Like for so many Rust Belt families, the prosperity we knew in the 70s did not last, so Dad put aside his photography habit due to cost.

Despite that our fortunes rose and fell, the example of their hobbies endured. Creative pursuits had value. Eventually, my history of major depression intersected with this notion. When digital photography became widespread, I decided to try it because I wanted to see if I could develop a skill that I knew was not a total waste of my time. My parents taught me by example that all creative expression had inherent value.

Then I was struck by the idea that photography could remind me that life was worth living, that my life itself had value. The places I saw, my city especially, were a part of that value.

As I took more pictures of the places I had seen so often, I began to feel something akin to teaching a dying language. I was capturing scenes that should not be forgotten: this is how we lived, the good, the bad, the ugly . . .

I also have an enduring interest in nature photography. I feel serenity in documenting the change of seasons.

I shoot with three different cameras, a Nikon D5200, a Canon Rebel T6, and my cell phone camera (a budget LG V8). None of my equipment is expensive or super sophisticated. There is still much I should learn about the technical points of photography. My favorite shooting combo is my Nikon D5200 with a Nikkor 55-200 mm f4-5.6 VR lens.

What moves you to provide a short essay or story around your photographs?

I wish I had the time and consistent motivation to write about the pictures in every photography post on my blog. When I look at my pictures, I see shorthand for memories that I wish others could read. I suppose that great photographs past and present tell that story with no annotation necessary.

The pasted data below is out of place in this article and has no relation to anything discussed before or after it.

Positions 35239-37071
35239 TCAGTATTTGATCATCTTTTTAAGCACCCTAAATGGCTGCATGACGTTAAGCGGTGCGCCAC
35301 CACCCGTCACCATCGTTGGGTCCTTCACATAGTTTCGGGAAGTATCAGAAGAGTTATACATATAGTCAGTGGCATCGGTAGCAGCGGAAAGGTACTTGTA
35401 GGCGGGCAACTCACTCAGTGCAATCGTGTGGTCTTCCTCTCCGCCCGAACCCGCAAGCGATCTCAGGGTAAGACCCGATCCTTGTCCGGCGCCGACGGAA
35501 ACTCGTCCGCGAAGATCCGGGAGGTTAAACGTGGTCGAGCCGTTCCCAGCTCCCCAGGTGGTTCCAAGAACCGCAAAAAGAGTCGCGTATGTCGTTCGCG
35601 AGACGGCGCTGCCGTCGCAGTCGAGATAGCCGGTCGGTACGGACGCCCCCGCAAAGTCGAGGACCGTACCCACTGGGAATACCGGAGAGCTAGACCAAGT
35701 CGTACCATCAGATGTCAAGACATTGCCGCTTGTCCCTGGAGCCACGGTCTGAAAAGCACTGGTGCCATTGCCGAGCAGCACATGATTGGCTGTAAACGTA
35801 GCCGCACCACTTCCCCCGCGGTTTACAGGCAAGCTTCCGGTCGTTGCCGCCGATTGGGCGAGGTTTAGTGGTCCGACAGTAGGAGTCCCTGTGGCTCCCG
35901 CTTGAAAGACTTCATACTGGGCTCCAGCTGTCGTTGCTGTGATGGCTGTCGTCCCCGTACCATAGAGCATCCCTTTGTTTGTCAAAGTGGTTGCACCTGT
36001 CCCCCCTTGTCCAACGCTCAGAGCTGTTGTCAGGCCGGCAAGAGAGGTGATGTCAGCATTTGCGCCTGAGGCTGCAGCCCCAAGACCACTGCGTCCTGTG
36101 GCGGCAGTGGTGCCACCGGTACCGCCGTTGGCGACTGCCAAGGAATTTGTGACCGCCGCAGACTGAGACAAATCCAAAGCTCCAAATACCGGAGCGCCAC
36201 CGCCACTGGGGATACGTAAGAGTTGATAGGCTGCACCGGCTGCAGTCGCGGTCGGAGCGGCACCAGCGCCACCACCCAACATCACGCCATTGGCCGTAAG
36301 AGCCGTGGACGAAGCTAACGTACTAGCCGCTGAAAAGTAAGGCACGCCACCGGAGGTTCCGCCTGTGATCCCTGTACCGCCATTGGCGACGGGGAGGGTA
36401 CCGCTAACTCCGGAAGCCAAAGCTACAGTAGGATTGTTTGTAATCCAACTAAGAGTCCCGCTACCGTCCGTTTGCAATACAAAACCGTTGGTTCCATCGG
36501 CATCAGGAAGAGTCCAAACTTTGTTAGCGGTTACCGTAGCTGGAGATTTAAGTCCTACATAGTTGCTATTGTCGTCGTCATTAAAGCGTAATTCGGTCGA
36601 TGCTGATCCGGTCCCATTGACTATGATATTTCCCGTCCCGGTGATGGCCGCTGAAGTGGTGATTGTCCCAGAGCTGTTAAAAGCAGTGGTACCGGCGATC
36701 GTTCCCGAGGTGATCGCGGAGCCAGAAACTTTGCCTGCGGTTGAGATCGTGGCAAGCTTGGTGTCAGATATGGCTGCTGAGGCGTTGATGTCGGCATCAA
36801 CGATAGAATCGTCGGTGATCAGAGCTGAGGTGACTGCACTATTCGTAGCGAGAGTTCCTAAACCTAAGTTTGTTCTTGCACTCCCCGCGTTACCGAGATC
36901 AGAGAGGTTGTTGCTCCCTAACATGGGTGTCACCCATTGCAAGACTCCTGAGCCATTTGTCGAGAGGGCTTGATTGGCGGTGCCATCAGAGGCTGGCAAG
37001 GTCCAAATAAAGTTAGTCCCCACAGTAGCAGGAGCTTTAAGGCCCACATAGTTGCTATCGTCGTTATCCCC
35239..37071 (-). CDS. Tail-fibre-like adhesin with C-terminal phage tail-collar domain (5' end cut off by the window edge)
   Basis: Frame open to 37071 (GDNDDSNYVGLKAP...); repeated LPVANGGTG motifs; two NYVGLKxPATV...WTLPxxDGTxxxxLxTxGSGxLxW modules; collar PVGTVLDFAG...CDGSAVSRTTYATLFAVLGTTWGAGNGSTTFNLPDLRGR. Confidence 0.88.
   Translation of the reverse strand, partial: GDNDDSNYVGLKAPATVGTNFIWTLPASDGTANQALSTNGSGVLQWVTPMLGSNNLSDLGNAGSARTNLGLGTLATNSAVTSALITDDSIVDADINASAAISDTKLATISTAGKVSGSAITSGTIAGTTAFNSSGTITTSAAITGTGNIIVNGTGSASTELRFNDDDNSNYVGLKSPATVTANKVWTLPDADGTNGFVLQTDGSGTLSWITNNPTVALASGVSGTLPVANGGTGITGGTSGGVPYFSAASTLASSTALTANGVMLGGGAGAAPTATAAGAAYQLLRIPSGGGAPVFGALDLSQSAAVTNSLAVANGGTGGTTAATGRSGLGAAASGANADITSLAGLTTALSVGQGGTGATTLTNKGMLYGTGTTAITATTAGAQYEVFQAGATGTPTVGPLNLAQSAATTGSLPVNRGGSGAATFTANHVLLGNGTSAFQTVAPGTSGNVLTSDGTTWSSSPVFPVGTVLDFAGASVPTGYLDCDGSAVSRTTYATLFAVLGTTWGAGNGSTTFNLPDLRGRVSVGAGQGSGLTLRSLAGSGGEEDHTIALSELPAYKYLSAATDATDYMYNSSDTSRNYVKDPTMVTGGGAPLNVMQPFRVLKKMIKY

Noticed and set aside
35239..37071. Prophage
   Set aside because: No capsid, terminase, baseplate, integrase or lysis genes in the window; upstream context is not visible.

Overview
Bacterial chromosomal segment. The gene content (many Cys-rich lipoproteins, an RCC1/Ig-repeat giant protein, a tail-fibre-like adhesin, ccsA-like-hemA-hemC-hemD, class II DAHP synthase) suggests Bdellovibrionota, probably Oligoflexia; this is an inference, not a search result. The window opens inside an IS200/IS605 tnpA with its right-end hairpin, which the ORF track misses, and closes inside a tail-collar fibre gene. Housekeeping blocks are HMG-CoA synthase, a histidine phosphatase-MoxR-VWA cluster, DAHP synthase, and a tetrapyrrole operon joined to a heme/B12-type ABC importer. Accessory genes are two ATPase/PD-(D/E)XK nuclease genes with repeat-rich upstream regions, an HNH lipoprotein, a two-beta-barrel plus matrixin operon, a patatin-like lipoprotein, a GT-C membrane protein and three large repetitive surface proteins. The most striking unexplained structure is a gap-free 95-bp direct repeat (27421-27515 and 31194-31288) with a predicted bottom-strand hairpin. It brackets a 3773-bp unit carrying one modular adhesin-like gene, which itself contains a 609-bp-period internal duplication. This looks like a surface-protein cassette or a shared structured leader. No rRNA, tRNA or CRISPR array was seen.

I feel like my inclination to write an essay to accompany a picture is a function of two things: time and depression. If my depression is flaring up, my picture posts have little or no text offered, and the writing is perfunctory or clinical in tone. If the text is short but optimistic in nature, I am simply too busy with work or parenting to write much more.

The photos I take of places in my city usually tap a rich vein of memory for me because I’ve seen them so often, and I really should offer an anecdote to accompany them.

Today I took a picture of a house near the downtown area that intrigues me with its longevity.

Lima house by Michelle Cole
Lima, Ohio, house by Michelle Cole

While this home has some striking Victorian details, its greatest distinction is being the last home left standing in its area. Every other home along that street for several blocks was taken by eminent domain for the construction of a new high school and stadium. I don’t know how this house escaped this dragnet that resulted in the razing of many aging homes and row houses in the vicinity. The powers that be made the school’s lawn large beyond reason to justify demolishing a problem public housing project that had been built in the 80s. This house reminds me that the place we call home stirs feelings of ambivalence.